Parents February 2021

Parents brings you expert advice you can trust to help you raise happy, healthy kids at every age, every stage! Celebrate the joys of parenthood! Say yes to Parents now and get all the family-focused fun, down-to-earth tips, and advice from the heart you need to be the best mom you can be!

United States
Meredith Operations Corporation
12 号


editor’s note

The Common Thread Is Love WELCOME TO the season of sparkly hearts, homemade valentines, and yes, pink sweaters. The world may feel upended, but we can still rely on love (and chocolate) to help get us through the winter. Love of family inspired many of the stories in this issue, from the DIY cards on page 34 to the heart-motif breakfasts on page 80. But it simply radiates off the cover featuring singer Brandi Carlile, her wife, Catherine, and their daughters. This cover is our first to spotlight two moms—a long-overdue Parents milestone. As Carlile points out in her moving essay on page 64, depictions of gay parenting in mainstream media remain few and far between, even in 2021. What’s more, models of all kinds of nontraditional families (divorced, blended, single-parent, adoptive,…

your guide to making the days easier and the journey sweeter

Rock Their Little World This craft-plus-storytelling game offers a screen-free way to keep your kids’ imaginations churning. First, collect rocks on the next family walk (or hook yourselves up with a set from a crafts shop or a store online). Then help your kids paint a different creature, object, or person on each, or use stickers to dress them up. When you have a dozen or so, toss them into a bag. Have each kid choose a rock and then start to tell a story based on the picture. Take turns, adding to the plot with each new stone. By all means, ham things up with fun adjectives (“a sparkly raindrop,” “a zany ladybug”) to boost those verbal and literacy skills. Or just let your kids take charge of the whole…

sheinelle jones

“I meet so many people on Today and often wonder how their upbringing contributed to their success,” says Sheinelle Jones, cohost of NBC News’s 3rd Hour of Today and a mom of three. That sparked her “Through Mom’s Eyes” video series on, in which Jones interviews mothers of celebs, including Shaquille O’Neal and Serena and Venus Williams. Jones knows her own momming aptitudes—and accepts that matching up socks is not one of them. My parenting superpower I’m pretty fun and spontaneous, and I genuinely have a good time with my kids. My kryptonite Organizing. I wish I were a whiz at mastering my kids’ schedules—Kayin, 11, and twins Clara and Uche, 8—along with my own: nightly meal planning, grocery shopping, laundry, all of that stuff. But I stink. Still, my kids…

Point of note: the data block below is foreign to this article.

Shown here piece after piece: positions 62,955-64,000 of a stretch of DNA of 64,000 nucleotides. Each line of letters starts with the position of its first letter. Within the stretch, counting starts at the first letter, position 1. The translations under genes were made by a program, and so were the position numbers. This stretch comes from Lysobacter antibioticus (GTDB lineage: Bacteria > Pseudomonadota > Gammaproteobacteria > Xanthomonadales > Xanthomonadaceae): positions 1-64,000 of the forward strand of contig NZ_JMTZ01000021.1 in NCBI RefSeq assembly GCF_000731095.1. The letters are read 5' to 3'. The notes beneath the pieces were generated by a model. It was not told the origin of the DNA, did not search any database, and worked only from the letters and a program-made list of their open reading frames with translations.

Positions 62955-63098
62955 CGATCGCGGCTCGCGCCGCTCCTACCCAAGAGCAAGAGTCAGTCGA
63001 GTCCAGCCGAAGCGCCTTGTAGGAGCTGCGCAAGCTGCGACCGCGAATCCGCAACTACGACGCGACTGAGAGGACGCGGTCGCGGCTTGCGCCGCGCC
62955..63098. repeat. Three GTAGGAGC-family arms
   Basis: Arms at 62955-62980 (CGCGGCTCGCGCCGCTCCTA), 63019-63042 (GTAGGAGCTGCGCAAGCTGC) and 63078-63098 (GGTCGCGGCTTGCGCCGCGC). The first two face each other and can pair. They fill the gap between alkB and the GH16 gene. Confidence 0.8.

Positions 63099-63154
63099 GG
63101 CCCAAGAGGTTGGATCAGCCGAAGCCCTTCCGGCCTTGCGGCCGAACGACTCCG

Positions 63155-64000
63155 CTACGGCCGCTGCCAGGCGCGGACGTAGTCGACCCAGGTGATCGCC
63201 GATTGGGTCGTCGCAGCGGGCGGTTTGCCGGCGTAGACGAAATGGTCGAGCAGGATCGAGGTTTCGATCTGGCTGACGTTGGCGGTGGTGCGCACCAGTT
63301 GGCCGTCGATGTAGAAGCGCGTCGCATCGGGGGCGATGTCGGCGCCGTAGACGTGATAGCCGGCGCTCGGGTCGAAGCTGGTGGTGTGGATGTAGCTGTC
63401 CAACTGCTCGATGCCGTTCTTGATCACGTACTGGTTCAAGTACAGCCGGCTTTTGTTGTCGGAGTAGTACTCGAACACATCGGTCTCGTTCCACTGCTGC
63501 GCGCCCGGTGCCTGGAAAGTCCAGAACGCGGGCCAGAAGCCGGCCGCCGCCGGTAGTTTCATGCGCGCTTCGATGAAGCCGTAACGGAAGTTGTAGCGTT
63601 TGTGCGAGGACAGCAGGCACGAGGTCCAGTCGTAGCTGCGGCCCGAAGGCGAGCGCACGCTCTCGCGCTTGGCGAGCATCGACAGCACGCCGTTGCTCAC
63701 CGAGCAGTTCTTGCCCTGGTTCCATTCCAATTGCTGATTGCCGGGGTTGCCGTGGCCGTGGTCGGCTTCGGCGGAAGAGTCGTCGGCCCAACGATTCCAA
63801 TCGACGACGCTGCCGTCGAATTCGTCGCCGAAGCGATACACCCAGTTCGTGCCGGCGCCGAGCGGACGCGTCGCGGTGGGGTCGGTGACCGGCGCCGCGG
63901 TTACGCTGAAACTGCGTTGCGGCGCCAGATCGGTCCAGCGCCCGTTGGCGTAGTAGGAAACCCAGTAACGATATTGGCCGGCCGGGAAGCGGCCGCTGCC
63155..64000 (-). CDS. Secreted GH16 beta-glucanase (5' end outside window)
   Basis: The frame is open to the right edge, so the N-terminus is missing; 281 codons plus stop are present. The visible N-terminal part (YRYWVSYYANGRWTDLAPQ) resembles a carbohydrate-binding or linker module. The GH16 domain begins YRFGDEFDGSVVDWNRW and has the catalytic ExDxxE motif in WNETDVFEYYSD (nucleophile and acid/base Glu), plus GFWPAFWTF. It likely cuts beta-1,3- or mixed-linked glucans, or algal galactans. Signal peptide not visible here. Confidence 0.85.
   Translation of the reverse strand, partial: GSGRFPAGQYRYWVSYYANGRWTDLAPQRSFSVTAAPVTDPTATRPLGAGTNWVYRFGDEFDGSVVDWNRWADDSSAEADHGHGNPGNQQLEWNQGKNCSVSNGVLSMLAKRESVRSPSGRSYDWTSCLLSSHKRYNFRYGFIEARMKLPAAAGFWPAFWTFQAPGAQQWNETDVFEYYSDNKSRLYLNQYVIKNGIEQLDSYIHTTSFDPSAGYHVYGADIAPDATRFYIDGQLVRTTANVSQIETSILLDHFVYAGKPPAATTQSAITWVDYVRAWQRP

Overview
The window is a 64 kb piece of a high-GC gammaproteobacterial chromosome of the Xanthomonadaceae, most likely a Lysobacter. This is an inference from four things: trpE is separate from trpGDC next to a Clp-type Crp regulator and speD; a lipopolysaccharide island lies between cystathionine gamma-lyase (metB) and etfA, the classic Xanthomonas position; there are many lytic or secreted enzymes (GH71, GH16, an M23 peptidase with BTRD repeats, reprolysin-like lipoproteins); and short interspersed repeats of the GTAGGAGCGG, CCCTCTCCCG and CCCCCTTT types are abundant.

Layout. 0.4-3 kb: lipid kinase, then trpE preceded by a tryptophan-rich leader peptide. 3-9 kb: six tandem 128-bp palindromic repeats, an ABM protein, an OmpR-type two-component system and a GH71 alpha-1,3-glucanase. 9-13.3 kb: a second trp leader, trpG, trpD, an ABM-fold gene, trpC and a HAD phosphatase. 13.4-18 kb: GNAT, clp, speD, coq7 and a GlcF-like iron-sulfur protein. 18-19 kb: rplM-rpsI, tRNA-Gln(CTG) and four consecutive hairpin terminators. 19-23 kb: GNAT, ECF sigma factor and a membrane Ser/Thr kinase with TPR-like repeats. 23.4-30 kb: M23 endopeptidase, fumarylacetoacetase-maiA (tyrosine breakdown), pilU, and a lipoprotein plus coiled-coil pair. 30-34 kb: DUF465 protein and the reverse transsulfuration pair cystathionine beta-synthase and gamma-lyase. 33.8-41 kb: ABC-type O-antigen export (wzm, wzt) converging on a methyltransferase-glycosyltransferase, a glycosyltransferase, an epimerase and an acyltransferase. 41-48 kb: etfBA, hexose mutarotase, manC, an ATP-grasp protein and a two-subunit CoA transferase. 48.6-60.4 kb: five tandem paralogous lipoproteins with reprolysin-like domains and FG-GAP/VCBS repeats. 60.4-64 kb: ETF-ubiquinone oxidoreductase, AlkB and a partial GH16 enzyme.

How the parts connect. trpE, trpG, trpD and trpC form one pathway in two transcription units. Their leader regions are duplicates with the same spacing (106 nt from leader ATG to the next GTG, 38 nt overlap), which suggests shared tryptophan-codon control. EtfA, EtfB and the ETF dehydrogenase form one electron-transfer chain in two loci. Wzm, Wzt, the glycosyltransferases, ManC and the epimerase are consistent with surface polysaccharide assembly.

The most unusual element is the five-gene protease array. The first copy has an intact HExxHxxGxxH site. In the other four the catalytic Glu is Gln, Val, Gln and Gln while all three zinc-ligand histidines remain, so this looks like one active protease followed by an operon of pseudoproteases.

teach your child what family really means

AS I APPROACHED 40, still single, it was clear that my knight in shining armor, or any knight, for that matter, wasn’t on his way. I could live with that, but the need to be a mother was, for me, nonnegotiable. In 2014 I googled my options, finding a new term: Single Mother by Choice (SMC), which includes women who conceive with donor sperm. I decided this would be my path. In 2016, I was blessed with a beautiful baby girl. But the reality of raising my daughter without a dad can be daunting. I worry: Will she think she is missing out? As an adult, will she know how to navigate relationships with men? As I reported this story, experts assured me that the most important factor for healthy child development…

50 ways to raise an adventurous eater

MY KIDS SPENT their first couple of years eating anything we put in front of them. “What’s the big deal about getting kids to try new things?” I’d say as I roasted arctic char or stirred a chickpea stew. But then the jig was up. My 5-year-old daughter refused anything except mac ’n’ cheese. Her big brother pushed away his old favorites, from his grandma’s stuffed Lebanese meatballs to his dad’s lemony scallops. Bringing up adventurous eaters, we learned from experts, is a moving target. “This is a marathon, not a sprint,” says Katie Morford, R.D., author of Mom’s Kitchen Handbook. Meanwhile, we try different foods, different moves. We’re silently grateful every time our kids discover a new dish they love (linguine with clam sauce was a recent win), or at…

decode your kid’s cough

WET COUGH Known as a “productive” cough, it sounds gurgly and can produce mucus. The source? Usually a cold, flu, allergies, or postnasal drip (when mucus secretes into the back of your throat), says Micah Resnick, M.D., assistant professor of pediatrics at the Icahn School of Medicine at Mount Sinai, in New York City. Contact your doctor if your child is 3 months or younger or has a high fever, trouble breathing, or the cough that lingers for longer than a week. DRY COUGH Most raspy coughs are caused by irritation to the throat from allergies, viral infections, postnasal drip, acid reflux, or asthma, says Katherine Williamson, M.D., a pediatrician at Southern Orange County Pediatric Associates in Ladera Ranch, California. COVID-19 can also cause a dry cough (though some people experience…